Giordano Bruno

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Giordano Bruno (1548 – February 17, 1600), born Filippo Bruno, was an Italian Dominican friar, philosopher, mathematician and astronomer, who is best known as a proponent of the infinity of the universe. His cosmological theories went beyond the Copernican model in identifying the Sun as just one of an infinite number of independently moving heavenly bodies: he is the first European man to have conceptualized the universe as a continuum where the stars we see at night are identical in nature to the Sun. He was burned at the stake by civil authorities in 1600 after the Roman Inquisition found him guilty of heresy and turned him over to the state, which at that time considered heresy illegal. After his death he gained considerable fame; in the 19th and early 20th centuries, commentators focusing on his astronomical beliefs regarded him as a martyr for free thought and modern scientific ideas.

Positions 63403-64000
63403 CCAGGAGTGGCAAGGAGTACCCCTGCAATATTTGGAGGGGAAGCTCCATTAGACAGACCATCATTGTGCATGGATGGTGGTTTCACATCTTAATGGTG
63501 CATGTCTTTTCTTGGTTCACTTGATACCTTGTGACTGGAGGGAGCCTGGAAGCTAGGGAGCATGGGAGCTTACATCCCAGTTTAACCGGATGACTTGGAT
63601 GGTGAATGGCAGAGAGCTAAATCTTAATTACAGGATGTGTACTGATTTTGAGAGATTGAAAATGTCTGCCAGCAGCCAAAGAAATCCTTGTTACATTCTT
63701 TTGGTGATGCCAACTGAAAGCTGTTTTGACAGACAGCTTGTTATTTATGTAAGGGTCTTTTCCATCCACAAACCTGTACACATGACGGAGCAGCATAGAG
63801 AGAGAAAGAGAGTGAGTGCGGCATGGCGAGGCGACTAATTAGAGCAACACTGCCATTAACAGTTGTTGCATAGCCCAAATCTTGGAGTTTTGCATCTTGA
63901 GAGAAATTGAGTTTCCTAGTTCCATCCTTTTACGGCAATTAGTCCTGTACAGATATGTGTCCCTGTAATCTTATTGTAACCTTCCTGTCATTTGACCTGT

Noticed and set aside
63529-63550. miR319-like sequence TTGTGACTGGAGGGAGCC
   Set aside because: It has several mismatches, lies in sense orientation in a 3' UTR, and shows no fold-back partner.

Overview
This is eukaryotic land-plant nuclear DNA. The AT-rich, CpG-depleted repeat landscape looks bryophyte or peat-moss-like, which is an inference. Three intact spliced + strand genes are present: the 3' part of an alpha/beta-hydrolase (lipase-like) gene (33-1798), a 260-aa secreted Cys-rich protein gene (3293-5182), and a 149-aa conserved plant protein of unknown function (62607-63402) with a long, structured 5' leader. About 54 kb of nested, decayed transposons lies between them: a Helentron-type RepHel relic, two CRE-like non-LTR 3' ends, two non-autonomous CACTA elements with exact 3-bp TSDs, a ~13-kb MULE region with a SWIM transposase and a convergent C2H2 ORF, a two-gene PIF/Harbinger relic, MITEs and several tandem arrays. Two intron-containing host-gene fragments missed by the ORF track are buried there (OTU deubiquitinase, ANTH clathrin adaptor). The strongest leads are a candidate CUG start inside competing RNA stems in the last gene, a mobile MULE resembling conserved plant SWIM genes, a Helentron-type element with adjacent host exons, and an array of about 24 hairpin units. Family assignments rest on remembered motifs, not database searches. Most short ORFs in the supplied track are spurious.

Recent assessments suggest that Bruno's ideas about the universe played a smaller role in his trial than his pantheist beliefs, which differed from the interpretations and scope of God held by the Catholic Church.[1][2] In addition to his cosmological writings, Bruno also wrote extensive works on the art of memory, a loosely organized group of mnemonic techniques and principles. More recent assessments, beginning with the pioneering work of Frances Yates, suggest that Bruno was deeply influenced by the astronomical facts of the universe inherited from Arab astrology, Neoplatonism and Renaissance Hermeticism.[3] Other recent studies of Bruno have focused on his qualitative approach to mathematics and his application of the spatial paradigms of geometry to language.[4]

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